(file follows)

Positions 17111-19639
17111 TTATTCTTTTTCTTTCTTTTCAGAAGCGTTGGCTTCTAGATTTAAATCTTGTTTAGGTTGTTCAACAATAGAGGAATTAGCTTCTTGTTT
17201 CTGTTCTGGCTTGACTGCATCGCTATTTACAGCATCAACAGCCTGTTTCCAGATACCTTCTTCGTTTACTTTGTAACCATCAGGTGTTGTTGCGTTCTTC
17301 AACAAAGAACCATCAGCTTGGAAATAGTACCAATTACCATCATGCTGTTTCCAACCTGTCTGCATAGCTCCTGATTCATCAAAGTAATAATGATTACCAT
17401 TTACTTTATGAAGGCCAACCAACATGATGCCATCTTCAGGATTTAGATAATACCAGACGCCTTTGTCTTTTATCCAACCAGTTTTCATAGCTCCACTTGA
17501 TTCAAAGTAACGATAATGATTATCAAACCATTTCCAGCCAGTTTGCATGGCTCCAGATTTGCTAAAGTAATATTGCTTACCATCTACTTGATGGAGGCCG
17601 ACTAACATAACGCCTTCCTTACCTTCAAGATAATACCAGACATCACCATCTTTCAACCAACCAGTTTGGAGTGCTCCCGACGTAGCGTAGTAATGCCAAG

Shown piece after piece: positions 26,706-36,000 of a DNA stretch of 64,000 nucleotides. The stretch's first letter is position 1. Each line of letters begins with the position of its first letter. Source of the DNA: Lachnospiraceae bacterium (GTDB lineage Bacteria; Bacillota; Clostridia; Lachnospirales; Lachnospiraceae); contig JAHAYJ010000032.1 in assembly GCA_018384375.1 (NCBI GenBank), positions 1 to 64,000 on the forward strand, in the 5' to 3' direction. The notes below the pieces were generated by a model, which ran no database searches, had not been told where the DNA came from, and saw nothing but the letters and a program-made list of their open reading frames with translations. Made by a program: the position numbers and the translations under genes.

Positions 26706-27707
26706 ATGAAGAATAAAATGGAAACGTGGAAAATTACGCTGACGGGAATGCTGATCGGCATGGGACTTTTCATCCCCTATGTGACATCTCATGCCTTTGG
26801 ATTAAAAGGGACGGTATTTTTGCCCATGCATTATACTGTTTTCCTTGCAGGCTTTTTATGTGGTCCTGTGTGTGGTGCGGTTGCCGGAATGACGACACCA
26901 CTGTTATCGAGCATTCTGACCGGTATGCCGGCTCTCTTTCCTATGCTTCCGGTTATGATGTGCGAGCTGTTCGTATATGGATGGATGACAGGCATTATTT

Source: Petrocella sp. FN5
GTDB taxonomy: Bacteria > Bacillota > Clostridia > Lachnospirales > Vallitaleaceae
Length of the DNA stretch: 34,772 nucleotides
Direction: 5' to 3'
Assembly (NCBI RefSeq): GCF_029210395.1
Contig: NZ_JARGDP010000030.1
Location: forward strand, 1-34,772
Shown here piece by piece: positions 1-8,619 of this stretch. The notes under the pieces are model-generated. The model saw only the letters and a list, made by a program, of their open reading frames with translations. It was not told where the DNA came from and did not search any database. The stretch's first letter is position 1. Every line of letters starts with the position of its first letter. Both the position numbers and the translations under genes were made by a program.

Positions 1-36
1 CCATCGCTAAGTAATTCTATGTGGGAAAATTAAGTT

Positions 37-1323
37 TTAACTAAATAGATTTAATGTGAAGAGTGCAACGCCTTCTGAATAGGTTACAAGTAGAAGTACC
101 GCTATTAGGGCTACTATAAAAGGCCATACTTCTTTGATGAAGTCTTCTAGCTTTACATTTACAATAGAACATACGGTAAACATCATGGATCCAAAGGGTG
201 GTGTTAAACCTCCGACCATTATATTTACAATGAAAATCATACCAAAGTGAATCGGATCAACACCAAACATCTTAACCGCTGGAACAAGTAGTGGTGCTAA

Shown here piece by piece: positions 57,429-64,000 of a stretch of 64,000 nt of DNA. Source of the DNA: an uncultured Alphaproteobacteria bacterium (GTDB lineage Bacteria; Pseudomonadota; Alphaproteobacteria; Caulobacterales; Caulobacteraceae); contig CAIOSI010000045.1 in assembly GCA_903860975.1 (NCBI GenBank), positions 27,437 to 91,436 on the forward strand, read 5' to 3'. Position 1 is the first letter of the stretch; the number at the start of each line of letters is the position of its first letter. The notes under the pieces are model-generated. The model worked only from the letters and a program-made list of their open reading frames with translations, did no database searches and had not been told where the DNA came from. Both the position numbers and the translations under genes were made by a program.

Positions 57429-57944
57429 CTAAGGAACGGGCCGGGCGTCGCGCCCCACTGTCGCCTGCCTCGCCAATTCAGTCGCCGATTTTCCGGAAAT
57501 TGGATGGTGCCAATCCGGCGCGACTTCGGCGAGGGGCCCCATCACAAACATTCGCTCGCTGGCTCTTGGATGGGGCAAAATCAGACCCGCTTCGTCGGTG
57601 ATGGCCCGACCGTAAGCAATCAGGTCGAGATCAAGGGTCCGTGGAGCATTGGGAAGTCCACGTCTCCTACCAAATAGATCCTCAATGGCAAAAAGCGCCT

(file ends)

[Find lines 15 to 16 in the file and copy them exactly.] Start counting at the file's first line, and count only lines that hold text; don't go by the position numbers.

Length of the DNA stretch: 34,772 nucleotides
Direction: 5' to 3'